The Hanged Man: A Story of Miracle, Memory, and Colonialism in the Middle Ages

The Hanged Man: A Story of Miracle, Memory, and Colonialism in the Middle Ages

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by Robert Bartlett
     
 

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ISBN-10: 0691126046

ISBN-13: 9780691126043

Pub. Date: 03/13/2006

Publisher: Princeton University Press

Seven hundred years ago, executioners led a Welsh rebel named William Cragh to a wintry hill to be hanged. They placed a noose around his neck, dropped him from the gallows, and later pronounced him dead. But was he dead? While no less than nine eyewitnesses attested to his demise, Cragh later proved to be very much alive, his resurrection attributed to the saintly

Overview

Seven hundred years ago, executioners led a Welsh rebel named William Cragh to a wintry hill to be hanged. They placed a noose around his neck, dropped him from the gallows, and later pronounced him dead. But was he dead? While no less than nine eyewitnesses attested to his demise, Cragh later proved to be very much alive, his resurrection attributed to the saintly entreaties of the defunct Bishop Thomas de Cantilupe.

The Hanged Man tells the story of this putative miracle—why it happened, what it meant, and how we know about it. The nine eyewitness accounts live on in the transcripts of de Cantilupe's canonization hearings, and these previously unexamined documents contribute not only to an enthralling mystery, but to an unprecedented glimpse into the day-to-day workings of medieval society.

While unraveling the haunting tale of the hanged man, Robert Bartlett leads us deeply into the world of lords, rebels, churchmen, papal inquisitors, and other individuals living at the time of conflict and conquest in Wales. In the process, he reconstructs voices that others have failed to find. We hear from the lady of the castle where the hanged man was imprisoned, the laborer who watched the execution, the French bishop charged with investigating the case, and scores of other members of the medieval citizenry. Brimming with the intrigue of a detective novel, The Hanged Man will appeal to both scholars of medieval history and general readers alike.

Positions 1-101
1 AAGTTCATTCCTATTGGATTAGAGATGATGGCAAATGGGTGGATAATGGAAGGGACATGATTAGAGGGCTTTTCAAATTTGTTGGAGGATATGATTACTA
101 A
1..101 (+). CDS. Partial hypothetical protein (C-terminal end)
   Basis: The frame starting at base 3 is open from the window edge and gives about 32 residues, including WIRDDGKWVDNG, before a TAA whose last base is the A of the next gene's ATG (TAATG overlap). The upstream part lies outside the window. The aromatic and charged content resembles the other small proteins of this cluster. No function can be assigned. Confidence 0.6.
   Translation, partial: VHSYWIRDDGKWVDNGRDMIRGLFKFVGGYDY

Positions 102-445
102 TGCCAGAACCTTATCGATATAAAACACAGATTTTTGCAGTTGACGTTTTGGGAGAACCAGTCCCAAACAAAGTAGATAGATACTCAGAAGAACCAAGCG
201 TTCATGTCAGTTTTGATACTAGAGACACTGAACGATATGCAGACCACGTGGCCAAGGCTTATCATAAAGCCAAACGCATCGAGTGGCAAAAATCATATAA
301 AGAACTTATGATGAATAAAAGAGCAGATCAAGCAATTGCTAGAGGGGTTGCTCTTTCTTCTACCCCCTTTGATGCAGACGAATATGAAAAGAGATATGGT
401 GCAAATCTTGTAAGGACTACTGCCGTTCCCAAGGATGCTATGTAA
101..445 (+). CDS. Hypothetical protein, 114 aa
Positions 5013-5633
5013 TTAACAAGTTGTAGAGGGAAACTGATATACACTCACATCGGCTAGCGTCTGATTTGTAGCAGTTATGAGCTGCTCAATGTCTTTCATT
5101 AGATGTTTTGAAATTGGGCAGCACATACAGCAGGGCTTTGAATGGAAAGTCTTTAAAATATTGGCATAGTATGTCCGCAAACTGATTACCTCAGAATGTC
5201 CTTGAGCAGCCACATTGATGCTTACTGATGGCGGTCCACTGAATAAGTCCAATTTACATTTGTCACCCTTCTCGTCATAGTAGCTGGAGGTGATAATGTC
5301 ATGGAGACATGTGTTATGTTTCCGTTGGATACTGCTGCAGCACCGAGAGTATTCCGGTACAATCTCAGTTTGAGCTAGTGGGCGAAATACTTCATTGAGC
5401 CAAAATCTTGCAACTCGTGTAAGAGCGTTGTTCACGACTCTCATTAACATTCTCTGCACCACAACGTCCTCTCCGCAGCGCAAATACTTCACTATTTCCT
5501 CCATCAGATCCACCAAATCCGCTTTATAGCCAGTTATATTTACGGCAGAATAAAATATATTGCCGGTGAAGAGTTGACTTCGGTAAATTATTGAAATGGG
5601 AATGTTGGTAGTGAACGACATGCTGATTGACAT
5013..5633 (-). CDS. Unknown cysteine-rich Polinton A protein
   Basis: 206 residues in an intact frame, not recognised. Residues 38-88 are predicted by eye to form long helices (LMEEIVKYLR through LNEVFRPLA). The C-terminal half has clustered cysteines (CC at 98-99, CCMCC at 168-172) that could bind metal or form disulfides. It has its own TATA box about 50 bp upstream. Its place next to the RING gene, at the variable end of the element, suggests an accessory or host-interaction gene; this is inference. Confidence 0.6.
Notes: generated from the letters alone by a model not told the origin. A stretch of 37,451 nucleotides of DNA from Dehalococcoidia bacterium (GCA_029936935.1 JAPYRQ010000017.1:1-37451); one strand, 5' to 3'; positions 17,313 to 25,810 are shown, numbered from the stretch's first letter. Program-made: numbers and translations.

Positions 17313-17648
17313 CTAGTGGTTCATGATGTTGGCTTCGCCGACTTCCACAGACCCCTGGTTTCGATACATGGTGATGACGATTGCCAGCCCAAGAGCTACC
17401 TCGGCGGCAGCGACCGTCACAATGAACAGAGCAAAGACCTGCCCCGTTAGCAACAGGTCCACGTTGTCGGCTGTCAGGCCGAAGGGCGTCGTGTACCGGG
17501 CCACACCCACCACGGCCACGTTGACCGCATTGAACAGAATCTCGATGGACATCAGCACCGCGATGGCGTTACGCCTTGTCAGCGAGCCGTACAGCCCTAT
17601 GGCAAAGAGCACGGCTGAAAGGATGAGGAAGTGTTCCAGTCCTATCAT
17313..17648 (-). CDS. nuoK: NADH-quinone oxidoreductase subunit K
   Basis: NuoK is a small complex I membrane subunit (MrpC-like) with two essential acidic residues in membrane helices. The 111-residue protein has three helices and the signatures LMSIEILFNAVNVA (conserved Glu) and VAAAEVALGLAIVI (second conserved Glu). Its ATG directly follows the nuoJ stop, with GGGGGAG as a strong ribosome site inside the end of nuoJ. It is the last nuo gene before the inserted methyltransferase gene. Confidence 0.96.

Product Details

ISBN-13:
9780691126043
Publisher:
Princeton University Press
Publication date:
03/13/2006
Pages:
192
Sales rank:
981,272
Product dimensions:
6.86(w) x 8.34(h) x 0.58(d)

Table of Contents

Preface ix
Chapter 1: The Story 1
Chapter 2: The Questioners 12
Chapter 3: The Plot Thickens 22
Chapter 4: An Autumn Day 34
Chapter 5: Death by Hanging 42
Chapter 6: Time and Space 53
Chapter 7: Colonial Wales 68
Chapter 8: The Lord 86
Chapter 9: The Lady 97
Chapter 10: Narrative,Memory,
and Inquisition 106
Chapter 11: The New Saint 117
Chapter 12: Aftermath 124
Notes 143
Index 161

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The Hanged Man: A Story of Miracle, Memory, and Colonialism in the Middle Ages 4.5 out of 5 based on 1 ratings. 2 reviews.
Anonymous More than 1 year ago
A_Sloan More than 1 year ago
A Fascinating Event Worth Investigating I don't know about you, but when I hear that a book features hangings, miracles, and politics set against the backdrop of Medieval England, I think of a Showtime original TV series, not a book that probes into a true court case from 1307. Author Robert Bartlett (also author of Trial by Fire and Water: The Medieval Judicial Ordeal) manages to craft an intriguing and in-depth account that makes the subject of Medieval Law interesting to both scholars and hobby historians alike in The Hanged Man: A Story of Miracle, Memory, and Colonialism. The "hanged man" in questions is one William Cragh, a Welshman who was hung not once, but three times and then resurrected as a result of what may or may not have been a miracle performed by Thomas de Cantilupe, bishop of Hereford. Twenty-five years later, an investigation was opened to get to the bottom of what really happened in an effort to determine if de Cantilupe deserved to be made a saint. Bartlett takes this fascinating event and uses it as a window into Medieval society. As he explains, "By analyzing the record carefully, as if with a magnifying glass, we can see details of life and thought in the Middle Ages that would otherwise not be known to us. Reading the statements that the witnesses made gives us as good an idea as we are likely to get of spoken words of the past in the time before the tape recorder." The Hanged Man is enjoyable, easy to read, and entertaining. Not many historical analyses can say that!